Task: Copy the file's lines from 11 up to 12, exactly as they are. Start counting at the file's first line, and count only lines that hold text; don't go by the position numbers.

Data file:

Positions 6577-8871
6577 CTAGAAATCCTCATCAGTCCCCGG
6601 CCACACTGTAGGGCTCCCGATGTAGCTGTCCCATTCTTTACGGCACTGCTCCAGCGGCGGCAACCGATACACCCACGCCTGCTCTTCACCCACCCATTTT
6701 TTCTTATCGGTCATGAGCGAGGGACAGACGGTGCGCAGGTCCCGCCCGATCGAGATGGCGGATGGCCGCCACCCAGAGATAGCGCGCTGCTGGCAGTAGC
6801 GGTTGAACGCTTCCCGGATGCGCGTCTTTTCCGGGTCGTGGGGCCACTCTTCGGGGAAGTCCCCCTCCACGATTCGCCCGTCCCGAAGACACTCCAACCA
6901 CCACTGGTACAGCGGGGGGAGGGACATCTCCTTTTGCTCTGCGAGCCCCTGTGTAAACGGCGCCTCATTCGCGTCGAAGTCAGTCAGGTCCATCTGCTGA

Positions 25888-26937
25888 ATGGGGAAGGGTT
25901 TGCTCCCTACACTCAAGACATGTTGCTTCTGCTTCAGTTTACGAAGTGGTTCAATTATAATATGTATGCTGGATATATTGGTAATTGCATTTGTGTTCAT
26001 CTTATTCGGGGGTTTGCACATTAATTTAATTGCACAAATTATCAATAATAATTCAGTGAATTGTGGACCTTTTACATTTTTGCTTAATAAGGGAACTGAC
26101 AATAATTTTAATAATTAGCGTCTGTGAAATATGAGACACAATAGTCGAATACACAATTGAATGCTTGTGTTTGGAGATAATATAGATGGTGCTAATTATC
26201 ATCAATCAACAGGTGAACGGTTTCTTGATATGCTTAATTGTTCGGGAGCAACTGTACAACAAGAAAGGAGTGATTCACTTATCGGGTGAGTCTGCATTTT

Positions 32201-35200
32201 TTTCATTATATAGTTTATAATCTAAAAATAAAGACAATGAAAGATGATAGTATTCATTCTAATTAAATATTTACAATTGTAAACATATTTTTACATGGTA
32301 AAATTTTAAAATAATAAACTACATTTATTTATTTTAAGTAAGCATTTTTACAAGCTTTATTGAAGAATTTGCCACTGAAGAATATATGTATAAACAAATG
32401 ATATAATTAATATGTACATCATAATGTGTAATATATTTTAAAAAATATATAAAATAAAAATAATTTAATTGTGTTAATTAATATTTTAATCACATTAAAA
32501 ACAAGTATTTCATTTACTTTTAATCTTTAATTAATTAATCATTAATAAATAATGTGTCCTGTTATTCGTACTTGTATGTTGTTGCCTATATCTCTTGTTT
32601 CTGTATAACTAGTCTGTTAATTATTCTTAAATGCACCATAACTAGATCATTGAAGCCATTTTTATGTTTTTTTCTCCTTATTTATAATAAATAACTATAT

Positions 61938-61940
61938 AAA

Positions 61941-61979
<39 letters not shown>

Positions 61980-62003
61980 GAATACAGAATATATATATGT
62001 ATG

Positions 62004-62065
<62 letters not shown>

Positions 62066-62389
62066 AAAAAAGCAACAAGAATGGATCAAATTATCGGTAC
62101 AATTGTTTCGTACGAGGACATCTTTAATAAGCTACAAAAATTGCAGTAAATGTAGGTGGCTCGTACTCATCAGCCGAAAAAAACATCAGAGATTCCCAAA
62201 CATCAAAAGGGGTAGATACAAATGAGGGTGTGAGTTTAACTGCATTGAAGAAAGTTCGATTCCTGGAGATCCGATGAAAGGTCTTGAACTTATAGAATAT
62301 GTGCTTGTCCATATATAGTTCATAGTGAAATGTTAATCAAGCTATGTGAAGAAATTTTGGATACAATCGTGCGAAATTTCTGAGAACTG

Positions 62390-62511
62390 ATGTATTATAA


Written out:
26101 AATAATTTTAATAATTAGCGTCTGTGAAATATGAGACACAATAGTCGAATACACAATTGAATGCTTGTGTTTGGAGATAATATAGATGGTGCTAATTATC
26201 ATCAATCAACAGGTGAACGGTTTCTTGATATGCTTAATTGTTCGGGAGCAACTGTACAACAAGAAAGGAGTGATTCACTTATCGGGTGAGTCTGCATTTT